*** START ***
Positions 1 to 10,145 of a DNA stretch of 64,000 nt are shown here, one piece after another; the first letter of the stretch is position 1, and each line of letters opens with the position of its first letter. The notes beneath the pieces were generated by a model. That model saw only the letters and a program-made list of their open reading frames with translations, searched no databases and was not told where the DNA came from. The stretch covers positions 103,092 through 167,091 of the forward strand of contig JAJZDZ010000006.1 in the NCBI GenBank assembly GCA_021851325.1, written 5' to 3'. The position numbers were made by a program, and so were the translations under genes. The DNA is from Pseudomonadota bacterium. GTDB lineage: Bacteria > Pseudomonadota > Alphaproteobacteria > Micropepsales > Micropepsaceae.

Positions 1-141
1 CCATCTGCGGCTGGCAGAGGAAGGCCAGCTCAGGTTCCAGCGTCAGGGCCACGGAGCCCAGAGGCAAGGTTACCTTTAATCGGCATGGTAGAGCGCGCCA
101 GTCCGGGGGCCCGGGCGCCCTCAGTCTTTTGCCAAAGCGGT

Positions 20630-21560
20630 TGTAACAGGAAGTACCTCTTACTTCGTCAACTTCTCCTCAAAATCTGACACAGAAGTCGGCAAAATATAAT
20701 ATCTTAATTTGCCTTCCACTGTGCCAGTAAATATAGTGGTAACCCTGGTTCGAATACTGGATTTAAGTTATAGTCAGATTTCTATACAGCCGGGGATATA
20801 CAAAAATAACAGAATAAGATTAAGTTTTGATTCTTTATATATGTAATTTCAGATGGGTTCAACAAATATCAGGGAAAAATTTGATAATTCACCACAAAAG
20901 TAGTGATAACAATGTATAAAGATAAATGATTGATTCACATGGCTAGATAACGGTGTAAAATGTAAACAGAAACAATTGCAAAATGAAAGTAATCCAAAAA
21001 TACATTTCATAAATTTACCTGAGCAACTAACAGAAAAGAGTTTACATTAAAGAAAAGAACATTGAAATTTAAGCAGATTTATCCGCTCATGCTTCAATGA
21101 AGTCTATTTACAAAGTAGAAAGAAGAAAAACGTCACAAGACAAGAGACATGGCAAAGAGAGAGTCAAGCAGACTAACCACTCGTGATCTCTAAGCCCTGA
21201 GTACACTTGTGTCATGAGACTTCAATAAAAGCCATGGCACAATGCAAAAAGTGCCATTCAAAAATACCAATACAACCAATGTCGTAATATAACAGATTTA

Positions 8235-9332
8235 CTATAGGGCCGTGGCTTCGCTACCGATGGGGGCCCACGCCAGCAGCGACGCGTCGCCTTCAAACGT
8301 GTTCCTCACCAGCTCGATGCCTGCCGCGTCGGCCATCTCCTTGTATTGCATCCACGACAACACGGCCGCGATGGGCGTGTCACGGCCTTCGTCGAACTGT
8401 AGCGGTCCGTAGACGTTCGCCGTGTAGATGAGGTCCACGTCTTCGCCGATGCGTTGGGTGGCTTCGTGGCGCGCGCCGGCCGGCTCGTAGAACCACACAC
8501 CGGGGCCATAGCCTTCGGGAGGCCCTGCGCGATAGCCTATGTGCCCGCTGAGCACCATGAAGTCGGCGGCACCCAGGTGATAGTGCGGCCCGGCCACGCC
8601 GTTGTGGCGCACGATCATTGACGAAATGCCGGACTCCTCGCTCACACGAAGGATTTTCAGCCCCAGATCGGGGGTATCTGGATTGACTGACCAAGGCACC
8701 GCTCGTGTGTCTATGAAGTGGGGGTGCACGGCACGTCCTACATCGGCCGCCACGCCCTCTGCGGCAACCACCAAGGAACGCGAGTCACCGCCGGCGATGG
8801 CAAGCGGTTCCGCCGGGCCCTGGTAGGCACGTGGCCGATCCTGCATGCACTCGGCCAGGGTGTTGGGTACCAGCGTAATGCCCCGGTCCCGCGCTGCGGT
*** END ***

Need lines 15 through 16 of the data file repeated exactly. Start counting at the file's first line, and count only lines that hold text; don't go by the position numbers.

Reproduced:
8301 GTTCCTCACCAGCTCGATGCCTGCCGCGTCGGCCATCTCCTTGTATTGCATCCACGACAACACGGCCGCGATGGGCGTGTCACGGCCTTCGTCGAACTGT
8401 AGCGGTCCGTAGACGTTCGCCGTGTAGATGAGGTCCACGTCTTCGCCGATGCGTTGGGTGGCTTCGTGGCGCGCGCCGGCCGGCTCGTAGAACCACACAC